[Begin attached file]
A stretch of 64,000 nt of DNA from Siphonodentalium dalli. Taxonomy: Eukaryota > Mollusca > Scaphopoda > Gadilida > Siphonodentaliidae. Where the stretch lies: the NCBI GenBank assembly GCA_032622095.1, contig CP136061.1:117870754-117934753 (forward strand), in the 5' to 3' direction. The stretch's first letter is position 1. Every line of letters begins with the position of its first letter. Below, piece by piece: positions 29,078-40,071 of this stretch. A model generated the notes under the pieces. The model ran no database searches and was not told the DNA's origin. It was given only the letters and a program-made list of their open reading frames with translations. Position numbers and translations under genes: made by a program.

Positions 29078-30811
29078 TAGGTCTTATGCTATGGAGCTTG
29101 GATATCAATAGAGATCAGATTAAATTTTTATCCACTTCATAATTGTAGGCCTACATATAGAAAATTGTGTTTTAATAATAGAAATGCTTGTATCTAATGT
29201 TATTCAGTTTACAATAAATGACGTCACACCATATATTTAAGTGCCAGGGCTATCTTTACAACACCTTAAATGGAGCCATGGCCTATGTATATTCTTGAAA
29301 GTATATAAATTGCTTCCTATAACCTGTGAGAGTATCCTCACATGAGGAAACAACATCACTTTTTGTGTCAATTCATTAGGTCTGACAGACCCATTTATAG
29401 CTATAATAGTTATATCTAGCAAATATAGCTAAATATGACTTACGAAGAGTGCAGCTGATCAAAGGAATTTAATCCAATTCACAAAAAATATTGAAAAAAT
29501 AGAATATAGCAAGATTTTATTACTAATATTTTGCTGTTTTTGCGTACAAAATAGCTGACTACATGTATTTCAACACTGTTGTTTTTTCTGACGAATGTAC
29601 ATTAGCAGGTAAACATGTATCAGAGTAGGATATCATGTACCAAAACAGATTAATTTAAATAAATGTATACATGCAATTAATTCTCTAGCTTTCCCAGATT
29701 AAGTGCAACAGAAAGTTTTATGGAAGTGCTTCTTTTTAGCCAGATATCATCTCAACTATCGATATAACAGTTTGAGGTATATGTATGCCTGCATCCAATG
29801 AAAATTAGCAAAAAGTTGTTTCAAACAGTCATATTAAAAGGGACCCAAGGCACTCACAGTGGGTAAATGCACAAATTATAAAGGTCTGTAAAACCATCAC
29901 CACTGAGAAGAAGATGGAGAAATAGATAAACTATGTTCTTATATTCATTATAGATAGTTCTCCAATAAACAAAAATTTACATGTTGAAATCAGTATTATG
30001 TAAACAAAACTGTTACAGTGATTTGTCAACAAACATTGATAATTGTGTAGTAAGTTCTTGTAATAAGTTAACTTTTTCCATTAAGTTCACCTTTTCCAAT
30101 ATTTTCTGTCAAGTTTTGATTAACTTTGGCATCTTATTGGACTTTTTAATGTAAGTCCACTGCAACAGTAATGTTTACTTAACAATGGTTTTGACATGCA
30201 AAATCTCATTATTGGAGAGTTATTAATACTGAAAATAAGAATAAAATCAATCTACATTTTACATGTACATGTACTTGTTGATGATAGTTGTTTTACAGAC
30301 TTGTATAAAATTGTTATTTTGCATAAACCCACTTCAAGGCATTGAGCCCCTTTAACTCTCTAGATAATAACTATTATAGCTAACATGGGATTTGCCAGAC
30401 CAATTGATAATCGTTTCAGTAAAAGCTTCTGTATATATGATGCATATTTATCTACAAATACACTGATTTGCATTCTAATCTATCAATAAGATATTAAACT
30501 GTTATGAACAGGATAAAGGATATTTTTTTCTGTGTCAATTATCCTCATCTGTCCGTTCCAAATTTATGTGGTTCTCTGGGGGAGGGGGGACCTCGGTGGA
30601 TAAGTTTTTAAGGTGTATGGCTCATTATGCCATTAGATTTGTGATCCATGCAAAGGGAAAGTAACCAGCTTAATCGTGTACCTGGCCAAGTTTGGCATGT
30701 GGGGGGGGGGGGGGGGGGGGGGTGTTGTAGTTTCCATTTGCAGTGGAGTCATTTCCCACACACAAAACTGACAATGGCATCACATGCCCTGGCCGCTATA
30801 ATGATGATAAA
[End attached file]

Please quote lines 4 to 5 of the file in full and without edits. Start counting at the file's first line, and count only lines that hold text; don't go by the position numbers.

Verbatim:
29101 GATATCAATAGAGATCAGATTAAATTTTTATCCACTTCATAATTGTAGGCCTACATATAGAAAATTGTGTTTTAATAATAGAAATGCTTGTATCTAATGT
29201 TATTCAGTTTACAATAAATGACGTCACACCATATATTTAAGTGCCAGGGCTATCTTTACAACACCTTAAATGGAGCCATGGCCTATGTATATTCTTGAAA